Taking a dolly shot on the panther, Director of Cinematography Sung-Kuk Lee follows a man (Kwan-Jae Ko) from the back to take a tracking shot. (Credit: Courtesy of Hyung-Suk Lee)
Director Hyung-Suk Lee and director of cinematography Sung-Kuk Lee shot the short film Two Boys and a Sheep with funds from the Korean Film Council’s Production Support Program for Independent Films. For several reasons, the filmmakers chose to use 2-perf KODAK VISION3 500T Color Negative Film 5219, making it the first Korean production in that format.
“The film is about two diametrically-opposed lifestyles, homosexuality and heterosexuality,” explains Sung-Kuk. “We wanted to portray these lifestyles with the dramatic space they deserve, and this would be almost impossible in a digital format. Only 35mm film accurately conveys the emotions of the characters, and allows audiences not merely to see or hear the movie, but also to experience it.
“The movie had to be filmed right before sunset with the unstable glow from the sun, and we knew that 5219 Film would provide the appropriate dynamic range,” adds the cinematographer. “We attempted to use natural light as much as possible with the correct exposure, which is one of the advantages of the film format. By enhancing shadow detail and by setting highlighting around faces, we accentuated the skin tones to describe the emotional state of each character. Using different lenses (a wide-angle lens for outdoor shooting and a telephoto for indoors), we were able to introduce variation into the shots, so that despite the fact that all the ‘action’ takes place in one day, the audience is engaged by visual clues.”
The two creatives agreed that shooting in the 2-perf format gave them advantages in terms of both budget and time. Sung-Kuk says, “We went through test shooting during pre-production and concluded that there is little difference in image quality between the 2-perf and 4-perf format. You might think there’s an inevitable frame loss since 2-perf is done with half the existing frame, but by setting frame loss to zero, enormous financial resources can be saved. In other words, choosing 2-perf gave us the flexibility to spend on other production elements such as production design, lighting, crew and actors.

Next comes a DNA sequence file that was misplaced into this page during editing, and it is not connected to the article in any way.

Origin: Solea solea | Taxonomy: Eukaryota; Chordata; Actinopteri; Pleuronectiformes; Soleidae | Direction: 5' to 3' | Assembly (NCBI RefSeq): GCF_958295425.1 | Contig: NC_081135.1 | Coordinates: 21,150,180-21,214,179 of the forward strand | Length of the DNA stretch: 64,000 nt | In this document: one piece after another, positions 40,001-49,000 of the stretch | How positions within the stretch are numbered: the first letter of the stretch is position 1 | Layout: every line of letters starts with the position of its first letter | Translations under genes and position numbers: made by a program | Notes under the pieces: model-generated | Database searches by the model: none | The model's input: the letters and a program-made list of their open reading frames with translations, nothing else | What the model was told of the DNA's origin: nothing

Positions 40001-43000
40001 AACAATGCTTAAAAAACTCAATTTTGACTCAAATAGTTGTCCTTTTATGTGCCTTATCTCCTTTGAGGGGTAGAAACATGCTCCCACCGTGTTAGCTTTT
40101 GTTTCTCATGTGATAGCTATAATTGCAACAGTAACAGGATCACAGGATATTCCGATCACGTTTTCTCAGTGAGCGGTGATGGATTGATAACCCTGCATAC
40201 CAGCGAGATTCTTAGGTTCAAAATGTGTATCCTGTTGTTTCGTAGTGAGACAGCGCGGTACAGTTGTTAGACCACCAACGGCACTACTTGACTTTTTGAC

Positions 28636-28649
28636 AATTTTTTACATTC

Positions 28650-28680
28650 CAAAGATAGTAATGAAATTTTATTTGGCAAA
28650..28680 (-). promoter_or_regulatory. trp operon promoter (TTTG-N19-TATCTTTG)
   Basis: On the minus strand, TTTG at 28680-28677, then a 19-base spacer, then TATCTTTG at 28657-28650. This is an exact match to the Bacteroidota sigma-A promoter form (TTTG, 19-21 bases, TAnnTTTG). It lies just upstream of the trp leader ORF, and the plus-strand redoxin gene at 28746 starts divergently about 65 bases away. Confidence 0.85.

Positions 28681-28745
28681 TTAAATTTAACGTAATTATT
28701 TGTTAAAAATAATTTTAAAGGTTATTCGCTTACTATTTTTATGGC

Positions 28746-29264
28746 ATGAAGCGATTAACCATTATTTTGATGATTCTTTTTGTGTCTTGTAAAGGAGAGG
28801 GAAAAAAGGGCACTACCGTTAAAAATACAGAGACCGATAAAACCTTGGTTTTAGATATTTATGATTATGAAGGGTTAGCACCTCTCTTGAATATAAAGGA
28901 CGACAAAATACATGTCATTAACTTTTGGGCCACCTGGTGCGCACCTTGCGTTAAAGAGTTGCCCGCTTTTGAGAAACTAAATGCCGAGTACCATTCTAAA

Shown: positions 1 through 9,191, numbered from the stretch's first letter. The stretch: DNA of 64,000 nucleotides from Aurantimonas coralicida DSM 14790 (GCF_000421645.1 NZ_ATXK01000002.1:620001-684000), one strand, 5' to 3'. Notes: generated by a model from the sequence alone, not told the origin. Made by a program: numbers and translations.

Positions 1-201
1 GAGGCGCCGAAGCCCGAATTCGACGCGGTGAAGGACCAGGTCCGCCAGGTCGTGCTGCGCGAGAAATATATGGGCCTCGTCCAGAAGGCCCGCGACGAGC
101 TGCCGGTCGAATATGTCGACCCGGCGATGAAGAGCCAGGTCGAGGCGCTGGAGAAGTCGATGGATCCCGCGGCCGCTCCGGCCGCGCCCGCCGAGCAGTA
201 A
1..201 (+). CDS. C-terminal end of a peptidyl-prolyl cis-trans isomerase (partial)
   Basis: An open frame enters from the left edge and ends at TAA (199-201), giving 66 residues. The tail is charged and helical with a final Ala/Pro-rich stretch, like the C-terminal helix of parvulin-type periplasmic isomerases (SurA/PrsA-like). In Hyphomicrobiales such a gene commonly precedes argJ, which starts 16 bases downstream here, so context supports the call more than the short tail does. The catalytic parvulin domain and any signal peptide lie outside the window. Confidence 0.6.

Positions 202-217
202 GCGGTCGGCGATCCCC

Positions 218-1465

“The 2-perf format also reduces the number of roll changes, thus reducing loading time,” he continues. “This meant we were free from the ‘rolling out’ effect that can interfere with the actors’ emotional flow.”
The filmmakers point out that one of the last shots of the movie was also one of the most important. They wanted to shoot it handheld and it was a long take–longer than one minute–which tracked five characters and an animal. Since the 2-perf format fits twice as many widescreen images on a given length of 35mm film, slashing raw stock and processing costs in half compared to conventional 4-perf 35mm formats, the filmmakers report they felt free to set as many takes for this scene as needed because the 2-perf format was so cost effective.
A DI was completed using scanned 4K images that were recorded out to film. Two Boys and a Sheep will be submitted to various international film festivals as a 35mm print.
“Only 35mm film accurately conveys the emotions of the characters, and allows audiences not merely to see or hear the movie, but also to experience it.”